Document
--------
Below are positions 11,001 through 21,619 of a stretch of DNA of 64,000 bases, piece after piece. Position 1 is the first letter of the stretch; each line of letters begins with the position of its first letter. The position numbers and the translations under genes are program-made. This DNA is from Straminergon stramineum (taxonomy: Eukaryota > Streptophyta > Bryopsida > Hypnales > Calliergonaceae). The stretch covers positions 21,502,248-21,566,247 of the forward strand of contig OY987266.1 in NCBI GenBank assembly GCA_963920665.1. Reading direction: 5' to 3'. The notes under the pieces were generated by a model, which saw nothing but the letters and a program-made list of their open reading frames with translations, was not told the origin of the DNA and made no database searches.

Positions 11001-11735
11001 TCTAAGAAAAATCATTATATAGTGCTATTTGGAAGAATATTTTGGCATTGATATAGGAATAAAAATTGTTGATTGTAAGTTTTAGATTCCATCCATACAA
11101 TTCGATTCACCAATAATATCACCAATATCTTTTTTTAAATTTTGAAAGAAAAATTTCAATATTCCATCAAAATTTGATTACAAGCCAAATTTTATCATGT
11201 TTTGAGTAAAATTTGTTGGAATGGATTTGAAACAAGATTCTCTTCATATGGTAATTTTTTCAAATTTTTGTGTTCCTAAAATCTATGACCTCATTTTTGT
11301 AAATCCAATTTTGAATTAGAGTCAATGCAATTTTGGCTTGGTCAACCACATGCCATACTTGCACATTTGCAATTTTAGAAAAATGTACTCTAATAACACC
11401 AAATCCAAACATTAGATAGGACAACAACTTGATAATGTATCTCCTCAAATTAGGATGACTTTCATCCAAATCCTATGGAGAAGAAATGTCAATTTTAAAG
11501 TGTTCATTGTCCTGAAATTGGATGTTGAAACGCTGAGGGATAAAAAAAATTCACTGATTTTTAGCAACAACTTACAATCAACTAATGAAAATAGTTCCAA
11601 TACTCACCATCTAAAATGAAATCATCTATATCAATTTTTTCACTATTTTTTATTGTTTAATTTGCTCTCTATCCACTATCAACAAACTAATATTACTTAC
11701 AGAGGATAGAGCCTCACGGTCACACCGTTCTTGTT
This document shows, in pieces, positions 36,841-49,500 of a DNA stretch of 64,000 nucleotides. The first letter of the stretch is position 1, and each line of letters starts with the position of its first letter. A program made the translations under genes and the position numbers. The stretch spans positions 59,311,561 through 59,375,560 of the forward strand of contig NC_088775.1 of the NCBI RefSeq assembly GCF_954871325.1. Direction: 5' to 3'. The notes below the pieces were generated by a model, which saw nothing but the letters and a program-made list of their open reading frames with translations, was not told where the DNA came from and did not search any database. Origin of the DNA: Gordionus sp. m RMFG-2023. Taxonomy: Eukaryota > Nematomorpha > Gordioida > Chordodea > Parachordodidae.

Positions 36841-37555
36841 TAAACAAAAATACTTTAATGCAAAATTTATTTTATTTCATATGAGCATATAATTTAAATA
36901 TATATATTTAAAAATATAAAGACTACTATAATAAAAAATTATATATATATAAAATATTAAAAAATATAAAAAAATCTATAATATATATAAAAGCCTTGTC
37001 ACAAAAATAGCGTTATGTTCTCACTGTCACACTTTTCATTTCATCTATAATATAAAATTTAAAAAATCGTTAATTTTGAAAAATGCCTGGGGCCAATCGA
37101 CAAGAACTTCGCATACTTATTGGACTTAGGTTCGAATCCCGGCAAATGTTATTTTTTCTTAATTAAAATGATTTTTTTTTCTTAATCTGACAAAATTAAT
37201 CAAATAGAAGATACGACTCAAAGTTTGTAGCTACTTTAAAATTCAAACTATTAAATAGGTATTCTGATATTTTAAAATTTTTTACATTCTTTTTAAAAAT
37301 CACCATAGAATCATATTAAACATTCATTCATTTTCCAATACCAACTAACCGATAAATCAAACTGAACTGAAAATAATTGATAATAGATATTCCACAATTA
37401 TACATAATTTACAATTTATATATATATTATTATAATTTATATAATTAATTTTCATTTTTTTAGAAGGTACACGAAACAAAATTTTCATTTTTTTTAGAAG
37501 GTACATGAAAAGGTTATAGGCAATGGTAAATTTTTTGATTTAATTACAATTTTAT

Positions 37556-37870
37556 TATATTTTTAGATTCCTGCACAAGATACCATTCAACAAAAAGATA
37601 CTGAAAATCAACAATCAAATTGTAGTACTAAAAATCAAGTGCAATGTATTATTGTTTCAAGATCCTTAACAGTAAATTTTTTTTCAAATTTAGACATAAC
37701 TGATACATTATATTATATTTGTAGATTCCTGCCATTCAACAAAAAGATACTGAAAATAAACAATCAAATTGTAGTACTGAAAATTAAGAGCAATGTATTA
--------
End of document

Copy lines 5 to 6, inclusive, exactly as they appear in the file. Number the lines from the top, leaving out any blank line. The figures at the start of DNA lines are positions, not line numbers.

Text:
11201 TTTGAGTAAAATTTGTTGGAATGGATTTGAAACAAGATTCTCTTCATATGGTAATTTTTTCAAATTTTTGTGTTCCTAAAATCTATGACCTCATTTTTGT
11301 AAATCCAATTTTGAATTAGAGTCAATGCAATTTTGGCTTGGTCAACCACATGCCATACTTGCACATTTGCAATTTTAGAAAAATGTACTCTAATAACACC